70-year-old nurse takes challenge to help Africa’s poor and raise funds for hospice

Categories: Community Engagement.

Ann Brady, who will celebrate her 70th birthday this December, is one of the first people to sign up for Malawi Challenge 2019, which takes place next April. The trip will include a two-day climb up Mulanje Mountain, visits to rural home-based clinics, and the chance to enjoy breathtaking scenery and wildlife.

Ann has 50 years’ experience as a nurse, and in 2006 she was named Marie Curie Nurse of the Year.  She is widely travelled and has trekked the Great Wall of China, but has never been to Malawi.

She explains she wants to use her nursing skills to benefit those living in the cripplingly poor country, where life expectancy is low:

“A good friend works at St Luke’s and having heard all about the fantastic care the team gives, I have been inspired to sign up for this amazing challenge.

“I am really looking forward to meeting people from all backgrounds with knowledge and skills they can use generously to make a difference, whether they are health-related or in another area.

“We will all come with different experience but share a common goal to help in whatever way we can. It is also a great opportunity to see stunning scenery, and I am looking forward to extending my stay so that I can enjoy a safari.”

Malawi is famous for being one of Africa’s friendliest and most beautiful countries, but it is also one of its poorest, with 60 per cent of the population earning less than 93 pence a day.

Participants in the challenge will see a different side to Africa and meet dedicated, passionate and inspiring people committed to delivering healthcare in this under-resourced environment. It is an opportunity for people from a wide variety of backgrounds and professions to pool their skills for the benefit of Malawians in need of their help.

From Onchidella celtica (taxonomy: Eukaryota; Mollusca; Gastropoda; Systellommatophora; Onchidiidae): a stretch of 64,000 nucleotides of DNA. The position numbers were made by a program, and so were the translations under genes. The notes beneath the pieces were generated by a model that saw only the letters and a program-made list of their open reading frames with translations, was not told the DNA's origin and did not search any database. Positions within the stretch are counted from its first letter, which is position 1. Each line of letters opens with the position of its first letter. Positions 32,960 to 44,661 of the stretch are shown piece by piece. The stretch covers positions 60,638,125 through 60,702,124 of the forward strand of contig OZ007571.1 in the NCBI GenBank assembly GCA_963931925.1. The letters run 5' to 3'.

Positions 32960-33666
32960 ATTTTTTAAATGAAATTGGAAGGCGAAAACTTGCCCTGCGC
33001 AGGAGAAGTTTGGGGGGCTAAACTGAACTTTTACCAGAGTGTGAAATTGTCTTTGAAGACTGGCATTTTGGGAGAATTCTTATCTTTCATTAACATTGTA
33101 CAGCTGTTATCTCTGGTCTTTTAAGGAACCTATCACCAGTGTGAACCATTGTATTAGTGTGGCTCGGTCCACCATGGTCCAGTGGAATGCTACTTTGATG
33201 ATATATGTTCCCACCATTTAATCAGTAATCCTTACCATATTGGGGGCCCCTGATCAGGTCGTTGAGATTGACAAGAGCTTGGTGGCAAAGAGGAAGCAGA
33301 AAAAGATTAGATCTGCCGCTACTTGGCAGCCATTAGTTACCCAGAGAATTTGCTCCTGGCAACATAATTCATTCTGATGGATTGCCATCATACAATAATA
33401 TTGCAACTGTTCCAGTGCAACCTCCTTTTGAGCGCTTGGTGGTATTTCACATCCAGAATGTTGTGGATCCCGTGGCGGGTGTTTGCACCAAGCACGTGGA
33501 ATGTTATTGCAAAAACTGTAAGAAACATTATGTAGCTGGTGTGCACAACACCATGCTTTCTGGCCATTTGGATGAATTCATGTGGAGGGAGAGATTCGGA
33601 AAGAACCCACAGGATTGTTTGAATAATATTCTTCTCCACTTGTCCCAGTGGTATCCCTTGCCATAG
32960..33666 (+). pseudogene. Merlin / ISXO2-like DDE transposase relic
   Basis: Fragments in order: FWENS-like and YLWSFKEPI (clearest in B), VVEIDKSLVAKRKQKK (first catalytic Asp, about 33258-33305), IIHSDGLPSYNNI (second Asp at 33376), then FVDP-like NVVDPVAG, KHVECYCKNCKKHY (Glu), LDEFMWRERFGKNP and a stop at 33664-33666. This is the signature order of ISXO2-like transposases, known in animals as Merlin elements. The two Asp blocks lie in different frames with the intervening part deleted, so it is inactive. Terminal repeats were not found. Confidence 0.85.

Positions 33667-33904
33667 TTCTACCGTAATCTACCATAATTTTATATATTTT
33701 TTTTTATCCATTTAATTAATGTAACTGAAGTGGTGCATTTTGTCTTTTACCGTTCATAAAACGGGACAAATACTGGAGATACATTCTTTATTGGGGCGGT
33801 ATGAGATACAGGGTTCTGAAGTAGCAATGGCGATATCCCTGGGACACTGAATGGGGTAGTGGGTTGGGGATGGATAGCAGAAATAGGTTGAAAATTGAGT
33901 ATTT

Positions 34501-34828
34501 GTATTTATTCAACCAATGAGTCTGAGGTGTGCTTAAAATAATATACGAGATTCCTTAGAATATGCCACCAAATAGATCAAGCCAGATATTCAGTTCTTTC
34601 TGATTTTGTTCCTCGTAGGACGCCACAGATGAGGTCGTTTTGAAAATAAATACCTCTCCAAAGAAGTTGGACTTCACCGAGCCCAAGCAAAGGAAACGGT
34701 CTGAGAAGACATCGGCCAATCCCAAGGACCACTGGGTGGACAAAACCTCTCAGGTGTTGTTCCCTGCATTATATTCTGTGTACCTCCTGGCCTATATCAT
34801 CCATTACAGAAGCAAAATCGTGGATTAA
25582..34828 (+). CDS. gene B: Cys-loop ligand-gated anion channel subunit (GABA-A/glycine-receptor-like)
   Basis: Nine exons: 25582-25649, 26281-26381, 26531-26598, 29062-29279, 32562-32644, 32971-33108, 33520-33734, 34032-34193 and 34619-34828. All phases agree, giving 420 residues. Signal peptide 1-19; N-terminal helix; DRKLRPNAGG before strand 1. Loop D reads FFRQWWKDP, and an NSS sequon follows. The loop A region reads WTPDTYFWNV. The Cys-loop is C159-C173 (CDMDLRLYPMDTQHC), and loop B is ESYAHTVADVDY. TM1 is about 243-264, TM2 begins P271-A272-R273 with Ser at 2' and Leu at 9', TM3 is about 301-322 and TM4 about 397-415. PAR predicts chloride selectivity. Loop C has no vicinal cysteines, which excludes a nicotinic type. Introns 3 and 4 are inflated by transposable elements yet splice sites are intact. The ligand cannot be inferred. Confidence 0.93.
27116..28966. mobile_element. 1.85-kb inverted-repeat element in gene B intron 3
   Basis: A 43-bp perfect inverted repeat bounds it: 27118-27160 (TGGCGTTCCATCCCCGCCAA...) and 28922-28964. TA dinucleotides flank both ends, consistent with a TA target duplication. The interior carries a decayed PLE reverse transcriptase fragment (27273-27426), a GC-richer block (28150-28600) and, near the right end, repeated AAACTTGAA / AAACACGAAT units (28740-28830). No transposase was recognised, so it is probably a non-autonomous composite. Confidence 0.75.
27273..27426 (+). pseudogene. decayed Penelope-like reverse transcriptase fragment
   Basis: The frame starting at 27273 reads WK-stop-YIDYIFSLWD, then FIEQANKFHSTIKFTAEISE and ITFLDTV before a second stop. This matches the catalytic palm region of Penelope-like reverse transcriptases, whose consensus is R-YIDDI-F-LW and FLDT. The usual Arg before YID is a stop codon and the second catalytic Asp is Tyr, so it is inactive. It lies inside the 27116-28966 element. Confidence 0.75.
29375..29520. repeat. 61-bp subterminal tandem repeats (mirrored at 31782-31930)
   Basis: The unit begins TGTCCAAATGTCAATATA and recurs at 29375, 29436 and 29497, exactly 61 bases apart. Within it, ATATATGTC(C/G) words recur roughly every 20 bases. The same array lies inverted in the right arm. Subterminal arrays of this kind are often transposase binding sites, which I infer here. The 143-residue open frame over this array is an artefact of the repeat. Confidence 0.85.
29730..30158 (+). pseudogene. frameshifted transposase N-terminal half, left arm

Those from a medical or social work background can support or offer training workshops to Malawi’s Palliative Care Support Trust Blantyre, which provides palliative care for children and adults through clinics and home visits. People from other backgrounds can use their skills to support other organisations including those focussing on education, law and women’s rights.

Speaking about the challenge, Penny Hannah, Head of Fundraising at St Luke’s, said:

“This is a fantastic opportunity – not only for the amazing trip and all the wonderful memories it will create but for people to share their skills, any skills they have, and work with Malawians within the healthcare and community care system.

“Everyone who takes part will be pushing their boundaries physically and mentally, joining a team committed to supporting global hospice care, and really giving something back at home and in the warm heart of Africa as an incredible global compassionate citizen.”

Those taking part in the challenge have the opportunity to extend their stay and enjoy activities such as scuba diving and kayaking at Lake Mulanje, or simply relax in a hammock and take in the stunning surroundings. They can also travel into Zambia, Mozambique, Tanzania or South Africa.

For more information visit St Luke’s Hospice

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